His wife was French. The bar was downstairs. The dear old lady was rather good at cooking, so in the bar she started to cook for the customers and she did very well. Her kitchen in the basement was the place labelled “Genes”. It was a sort of coaching inn and the stables were next door. My grandfather took over the stables and gradually extended and eventually opened up the restaurant upstairs on the ground floor. You can still see “Restaurant” etched on the windows and we’ve got cups with grandfather’s initials on them. The kitchen for the new ground-floor restaurant was where the “Ladies Only” is now. And eventually we had a restaurant upstairs as well.
We only ran a lunch. It was a lunch place, with special meals in the evenings. The customers were business people in the town, accountants, lawyers, people like that. And we used to do quite a lot with the school, the college. Parents used to bring their youngsters to have a meal here. We charged two shillings before the War and 2s. 6d. just after it. It was a three course meal, with the meat carved off the joint.
When the motor-car came in after the 1914 War, the restaurant trade went down, because people could go home to lunch easily. The summer visitors didn’t make all that difference to us. We had an all-the-year-round trade. But there wasn’t a lot of competition. In the old days there were only two other restaurants in the town. None of them were big restaurants. We could seat about twenty people.


We gradually built the business up during the Twenties and Thirties and then the war changed everything. The States took over the restaurant and used it as a kind of canteen for their staff. They put someone in to run it. They used to bring their own stuff in, whatever they could get. Just like any other café or restaurant in town during the Occupation, I gae a bit of help. Of course, the bars had to close down. There was nothing to sell.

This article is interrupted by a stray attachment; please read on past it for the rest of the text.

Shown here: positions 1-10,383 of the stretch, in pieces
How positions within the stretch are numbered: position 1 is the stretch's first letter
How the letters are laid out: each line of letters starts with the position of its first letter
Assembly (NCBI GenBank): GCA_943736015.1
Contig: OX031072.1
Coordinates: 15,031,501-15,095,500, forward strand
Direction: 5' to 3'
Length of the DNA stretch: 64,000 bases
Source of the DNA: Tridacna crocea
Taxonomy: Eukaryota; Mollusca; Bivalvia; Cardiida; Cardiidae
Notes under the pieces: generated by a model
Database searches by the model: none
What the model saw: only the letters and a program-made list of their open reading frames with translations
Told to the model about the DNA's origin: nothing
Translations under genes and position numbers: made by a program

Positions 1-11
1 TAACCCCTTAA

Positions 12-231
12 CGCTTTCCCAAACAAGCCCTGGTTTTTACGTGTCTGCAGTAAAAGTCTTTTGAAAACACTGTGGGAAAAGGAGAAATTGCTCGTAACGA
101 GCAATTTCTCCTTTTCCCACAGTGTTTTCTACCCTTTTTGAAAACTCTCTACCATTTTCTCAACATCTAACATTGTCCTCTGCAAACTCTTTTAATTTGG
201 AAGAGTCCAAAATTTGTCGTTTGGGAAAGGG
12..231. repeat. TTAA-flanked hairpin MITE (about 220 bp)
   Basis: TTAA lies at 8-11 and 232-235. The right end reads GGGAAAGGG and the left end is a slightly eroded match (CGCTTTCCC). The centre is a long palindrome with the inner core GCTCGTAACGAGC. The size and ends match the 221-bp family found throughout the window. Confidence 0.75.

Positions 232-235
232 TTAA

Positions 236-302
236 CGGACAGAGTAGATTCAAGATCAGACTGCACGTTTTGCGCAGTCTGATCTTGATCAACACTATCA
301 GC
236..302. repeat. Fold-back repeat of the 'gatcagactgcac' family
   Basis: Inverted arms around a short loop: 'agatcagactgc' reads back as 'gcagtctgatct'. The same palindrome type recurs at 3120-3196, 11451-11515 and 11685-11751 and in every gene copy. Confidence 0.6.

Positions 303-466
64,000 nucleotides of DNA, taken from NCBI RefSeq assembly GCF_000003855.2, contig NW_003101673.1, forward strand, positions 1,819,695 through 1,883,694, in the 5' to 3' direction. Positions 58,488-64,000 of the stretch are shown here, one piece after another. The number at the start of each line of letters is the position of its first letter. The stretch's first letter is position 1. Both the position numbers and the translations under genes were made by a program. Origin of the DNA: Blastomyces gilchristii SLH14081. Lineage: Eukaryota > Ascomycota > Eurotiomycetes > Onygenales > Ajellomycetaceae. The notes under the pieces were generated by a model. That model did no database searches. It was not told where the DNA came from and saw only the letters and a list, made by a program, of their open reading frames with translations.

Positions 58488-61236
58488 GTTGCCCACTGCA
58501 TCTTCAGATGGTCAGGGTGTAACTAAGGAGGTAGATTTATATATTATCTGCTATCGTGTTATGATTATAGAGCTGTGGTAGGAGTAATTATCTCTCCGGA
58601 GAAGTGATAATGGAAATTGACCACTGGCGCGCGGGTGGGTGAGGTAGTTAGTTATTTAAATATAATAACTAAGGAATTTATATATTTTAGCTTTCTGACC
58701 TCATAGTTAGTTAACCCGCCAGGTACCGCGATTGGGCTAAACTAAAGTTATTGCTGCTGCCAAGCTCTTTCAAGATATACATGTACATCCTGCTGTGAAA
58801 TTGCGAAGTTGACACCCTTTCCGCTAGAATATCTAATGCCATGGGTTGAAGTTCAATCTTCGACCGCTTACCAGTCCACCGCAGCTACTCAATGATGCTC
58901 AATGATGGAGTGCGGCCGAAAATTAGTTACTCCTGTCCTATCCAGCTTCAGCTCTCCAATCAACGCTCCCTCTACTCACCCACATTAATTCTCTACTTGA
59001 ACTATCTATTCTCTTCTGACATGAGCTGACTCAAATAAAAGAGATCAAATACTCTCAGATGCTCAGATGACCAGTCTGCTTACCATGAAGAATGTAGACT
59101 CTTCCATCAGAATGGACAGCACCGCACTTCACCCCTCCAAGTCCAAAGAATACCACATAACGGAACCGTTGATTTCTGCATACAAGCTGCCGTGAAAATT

We carried on for about ten years after the war and then we closed the restaurant down. We use the upstairs restaurant and kitchen as part of our own accommodation now. Towards the end, the trade had slackened off a good deal. We were really running the restaurant more or less for the sake of tradition then. We weren’t making much profit out of it.
And there it is, a pleasant pub with a great deal of a museum about it. Apart from the innumerable pictures on the walls, there’s a nice collection of pistols and powder flasks, with the official German receipt when they were handed in for safe keeping in April 1941. Another relic of the Occupation is a ship’s bell. That came off a French tanker, the “Folcan”, that used to run in here with oil for the Germans. When the Normandy landings took place, we were cut off, of course. The French crew were very short of grub and they flogged the ship’s bell to someone in the country for food. Luckily enough, the farmer was a customer of mine, and after the War he was short of scotch. I had some, and we bartered the bell for that.
The people who are regularly at the Prince of Wales regarded themselves as a kind of club and they were in the habit of sending telegrams to the Prince of Wales (the future Edward VII) himself from time to time. The Prince’s Private Secretary always wired back and there are several of these replies, framed, on the walls. One, sent from Sandringham, says: